A coroner's inquest was held on June 1 and a jury of sixteen men quickly acquitted Frizer. But the inquest was hurried, and the report was incomplete; parts of the matter were hushed up. This, along with Marlowe's record of espionage and his associates on that day--especially Poley--has given rise to speculation that perhaps the facts were not as they were stated for the record.
Dr. Faustus is a dramatic play, full of spectacle. A story is told that on one occasion when the play was first being performed, the actor playing Dr. Faustus actually conjured up a devil. Even in our more skeptical times, the play still fires our imaginations; Faust-stories, in which an individual sells his soul to the devil in return for some great prize, are common.
One of the criticisms of the play has been that Dr. Faustus, as a character, is so vague: we know almost nothing of his life or his circumstances before the play begins: does he have a family? Did he have a happy or unhappy childhood? Even the minutiae of daily life are absent from the play. Faustus is not a fully developed individual in the sense that we have come to expect in modern theatre, especially compared to a character such as Willy Loman in Death of a Salesman, for example, or Blanche in A Streetcar Named Desire. He is not even as individuated as Hamlet. But he is not meant to be. Dr. Faustus is meant to raise philosophical inquiries, not psychological speculation. We are not meant to be concerned with him as an individual, but to identify with his conflicts. The play's structure supports this. It follows a pattern of "statement-variation": a statement is made near the beginning of each act, and then is illustrated in variations for the rest of the act.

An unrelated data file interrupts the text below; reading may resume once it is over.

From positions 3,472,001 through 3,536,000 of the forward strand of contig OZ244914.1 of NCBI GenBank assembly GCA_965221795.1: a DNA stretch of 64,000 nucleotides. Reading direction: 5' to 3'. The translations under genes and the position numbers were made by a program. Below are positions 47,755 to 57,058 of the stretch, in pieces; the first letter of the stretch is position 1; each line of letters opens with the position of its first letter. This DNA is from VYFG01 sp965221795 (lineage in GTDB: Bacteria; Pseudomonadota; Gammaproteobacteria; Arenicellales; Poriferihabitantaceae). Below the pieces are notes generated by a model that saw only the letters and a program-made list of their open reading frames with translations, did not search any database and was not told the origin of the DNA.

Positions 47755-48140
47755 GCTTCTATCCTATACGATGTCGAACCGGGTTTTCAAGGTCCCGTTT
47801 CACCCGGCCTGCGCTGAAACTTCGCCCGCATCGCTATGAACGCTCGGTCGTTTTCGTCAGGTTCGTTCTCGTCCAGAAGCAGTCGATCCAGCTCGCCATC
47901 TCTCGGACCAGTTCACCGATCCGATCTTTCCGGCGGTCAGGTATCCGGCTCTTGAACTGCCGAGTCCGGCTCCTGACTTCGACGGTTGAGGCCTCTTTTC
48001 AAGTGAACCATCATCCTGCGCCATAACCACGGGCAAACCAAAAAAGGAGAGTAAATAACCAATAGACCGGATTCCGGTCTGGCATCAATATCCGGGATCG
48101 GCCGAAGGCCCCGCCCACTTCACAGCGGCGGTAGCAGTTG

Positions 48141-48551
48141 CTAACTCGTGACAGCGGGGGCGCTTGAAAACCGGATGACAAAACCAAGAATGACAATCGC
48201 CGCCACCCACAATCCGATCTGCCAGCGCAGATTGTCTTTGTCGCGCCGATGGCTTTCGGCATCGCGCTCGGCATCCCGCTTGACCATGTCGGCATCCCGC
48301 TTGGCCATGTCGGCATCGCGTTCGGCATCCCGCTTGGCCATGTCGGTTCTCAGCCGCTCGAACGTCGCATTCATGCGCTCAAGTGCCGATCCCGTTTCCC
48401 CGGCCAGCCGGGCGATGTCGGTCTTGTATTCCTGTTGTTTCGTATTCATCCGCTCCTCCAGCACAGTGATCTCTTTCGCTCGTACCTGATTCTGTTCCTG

Dr. Faustus is the ultimate humanist: he sees the world in rational and legalistic terms. In humanism and in Protestantism, the individual is the object of interest; Faustus evaluates actions only as they affect him. Faustus rationally and logically makes his decision in Act I, and he knows the consequences of his choice. As soon as Marlowe chooses Satan, the Good Angel and the Bad Angel appear. These can be seen as voices of Faustus's conscience, but they can also be taken as a representation that Good and Bad exist independently in nature, outside of any one man.